Like so many things from my Evangelical past, the idea that I should want kids (and a husband) has been kind of hard to shake. Even now, when I know that that is something I don’t want, I still feel guilt over those feelings. So many people think that not wanting kids is unnatural, somehow, for a woman. I mean, it’s not that I am not maternal, and I do really like kids (at least for a set period of time), and I am, usually, a very loving person who likes to take care of people. I have a 13-year-old nephew and a 7-month-old niece both of whom I love to distraction, but I am content being an aunt and not a mother.

I refuse to be defined by my past and where I come from. Yes, I am still dragging a huge net full of baggage behind me, but I am shedding it, piece by piece. And realizing that I don’t want kids was a huge step. I do not want to live the life that someone else thinks I should, I have tried that and it doesn’t work. I am figuring out who I am and what that means, and realizing that I don’t want kids was like finding a part of myself and fitting it inside me, like a missing spleen; one more piece to fill up the new me after I have emptied out the old. I’m not sure of much right now, but every new thing I figure out is a treasure, and knowing that I don’t want kids puts me one step closer to knowing who I am, and what I do want, and that is invaluable to me.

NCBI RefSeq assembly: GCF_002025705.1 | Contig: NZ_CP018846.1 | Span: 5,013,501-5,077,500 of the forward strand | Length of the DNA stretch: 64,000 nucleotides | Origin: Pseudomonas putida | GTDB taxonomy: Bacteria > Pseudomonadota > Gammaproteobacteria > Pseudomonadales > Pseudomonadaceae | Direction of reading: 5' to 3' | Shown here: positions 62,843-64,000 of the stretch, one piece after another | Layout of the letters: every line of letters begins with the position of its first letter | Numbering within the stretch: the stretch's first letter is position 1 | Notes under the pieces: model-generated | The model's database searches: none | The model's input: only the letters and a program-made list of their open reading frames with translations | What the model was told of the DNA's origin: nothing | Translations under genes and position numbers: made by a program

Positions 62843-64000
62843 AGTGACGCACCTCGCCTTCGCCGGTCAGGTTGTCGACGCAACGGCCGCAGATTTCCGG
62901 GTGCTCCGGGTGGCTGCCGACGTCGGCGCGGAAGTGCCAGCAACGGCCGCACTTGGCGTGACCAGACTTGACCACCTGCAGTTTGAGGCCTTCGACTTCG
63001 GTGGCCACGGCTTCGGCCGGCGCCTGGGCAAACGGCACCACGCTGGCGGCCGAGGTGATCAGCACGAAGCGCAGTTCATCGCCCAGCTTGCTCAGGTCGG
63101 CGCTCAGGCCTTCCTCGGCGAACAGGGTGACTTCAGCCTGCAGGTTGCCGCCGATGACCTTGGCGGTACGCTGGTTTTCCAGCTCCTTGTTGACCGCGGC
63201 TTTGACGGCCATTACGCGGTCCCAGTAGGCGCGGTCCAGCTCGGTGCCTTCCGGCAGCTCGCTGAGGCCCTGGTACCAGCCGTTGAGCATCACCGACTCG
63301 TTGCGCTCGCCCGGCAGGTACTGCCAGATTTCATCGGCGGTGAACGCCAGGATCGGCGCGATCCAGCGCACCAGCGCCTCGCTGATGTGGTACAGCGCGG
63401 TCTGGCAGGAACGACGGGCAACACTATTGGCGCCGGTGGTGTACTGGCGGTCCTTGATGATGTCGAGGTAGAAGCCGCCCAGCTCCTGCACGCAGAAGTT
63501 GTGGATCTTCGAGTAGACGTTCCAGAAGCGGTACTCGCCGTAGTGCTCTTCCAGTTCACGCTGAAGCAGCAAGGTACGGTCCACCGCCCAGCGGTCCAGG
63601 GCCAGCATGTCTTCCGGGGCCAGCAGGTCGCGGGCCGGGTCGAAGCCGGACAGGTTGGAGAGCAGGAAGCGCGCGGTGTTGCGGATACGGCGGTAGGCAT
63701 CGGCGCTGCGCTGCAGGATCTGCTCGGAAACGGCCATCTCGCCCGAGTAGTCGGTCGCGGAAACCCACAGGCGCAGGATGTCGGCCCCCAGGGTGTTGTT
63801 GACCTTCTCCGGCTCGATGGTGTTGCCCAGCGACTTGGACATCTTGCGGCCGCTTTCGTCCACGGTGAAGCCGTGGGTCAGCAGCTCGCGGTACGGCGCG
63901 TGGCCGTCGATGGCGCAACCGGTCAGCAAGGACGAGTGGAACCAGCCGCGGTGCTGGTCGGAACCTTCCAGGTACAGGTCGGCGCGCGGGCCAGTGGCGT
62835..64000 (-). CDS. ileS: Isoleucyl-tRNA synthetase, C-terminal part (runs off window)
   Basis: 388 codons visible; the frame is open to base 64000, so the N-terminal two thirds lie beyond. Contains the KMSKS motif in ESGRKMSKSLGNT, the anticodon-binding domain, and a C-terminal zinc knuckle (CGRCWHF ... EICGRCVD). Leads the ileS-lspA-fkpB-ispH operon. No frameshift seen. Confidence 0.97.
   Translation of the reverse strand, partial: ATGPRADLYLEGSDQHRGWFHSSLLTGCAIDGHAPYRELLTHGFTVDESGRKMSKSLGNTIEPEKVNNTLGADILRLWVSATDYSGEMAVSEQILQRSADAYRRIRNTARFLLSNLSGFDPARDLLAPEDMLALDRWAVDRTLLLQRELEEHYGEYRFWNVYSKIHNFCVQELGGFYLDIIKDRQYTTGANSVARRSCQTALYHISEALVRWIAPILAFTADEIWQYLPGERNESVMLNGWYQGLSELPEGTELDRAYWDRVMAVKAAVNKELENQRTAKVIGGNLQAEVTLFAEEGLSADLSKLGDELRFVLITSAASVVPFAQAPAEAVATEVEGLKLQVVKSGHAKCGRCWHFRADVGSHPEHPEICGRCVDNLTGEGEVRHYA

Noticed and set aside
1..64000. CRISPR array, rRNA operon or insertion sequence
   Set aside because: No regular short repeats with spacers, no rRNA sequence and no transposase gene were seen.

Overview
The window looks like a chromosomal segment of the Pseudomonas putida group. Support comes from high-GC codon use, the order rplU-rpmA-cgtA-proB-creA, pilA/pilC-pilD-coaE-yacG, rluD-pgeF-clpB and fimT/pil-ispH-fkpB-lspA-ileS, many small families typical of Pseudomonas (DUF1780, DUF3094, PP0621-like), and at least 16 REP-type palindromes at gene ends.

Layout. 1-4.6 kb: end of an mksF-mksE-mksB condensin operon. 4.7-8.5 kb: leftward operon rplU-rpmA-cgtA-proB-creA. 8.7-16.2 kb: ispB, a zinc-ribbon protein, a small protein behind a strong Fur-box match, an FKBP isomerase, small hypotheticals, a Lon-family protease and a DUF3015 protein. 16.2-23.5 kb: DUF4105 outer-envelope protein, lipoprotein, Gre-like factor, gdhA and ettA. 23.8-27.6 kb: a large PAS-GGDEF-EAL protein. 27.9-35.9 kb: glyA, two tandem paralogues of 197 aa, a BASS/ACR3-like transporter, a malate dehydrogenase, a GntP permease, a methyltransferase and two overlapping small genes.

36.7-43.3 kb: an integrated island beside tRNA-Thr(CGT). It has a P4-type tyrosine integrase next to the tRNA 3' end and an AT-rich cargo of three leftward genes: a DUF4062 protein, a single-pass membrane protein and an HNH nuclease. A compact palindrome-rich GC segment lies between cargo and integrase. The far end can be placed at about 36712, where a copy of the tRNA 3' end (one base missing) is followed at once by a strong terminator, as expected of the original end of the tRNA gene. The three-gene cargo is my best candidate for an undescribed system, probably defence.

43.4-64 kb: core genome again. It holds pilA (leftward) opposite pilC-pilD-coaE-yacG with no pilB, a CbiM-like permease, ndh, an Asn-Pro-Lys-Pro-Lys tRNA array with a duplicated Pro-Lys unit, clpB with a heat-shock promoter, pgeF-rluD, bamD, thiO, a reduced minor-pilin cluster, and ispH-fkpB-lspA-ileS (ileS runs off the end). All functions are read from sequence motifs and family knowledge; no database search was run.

October 7, 2009

Jesus is a Sexy Beast

Posted in Jesus, religion, sexuality, Spirituality tagged , , , at 5:42 am by Lakshmi (LaChelle)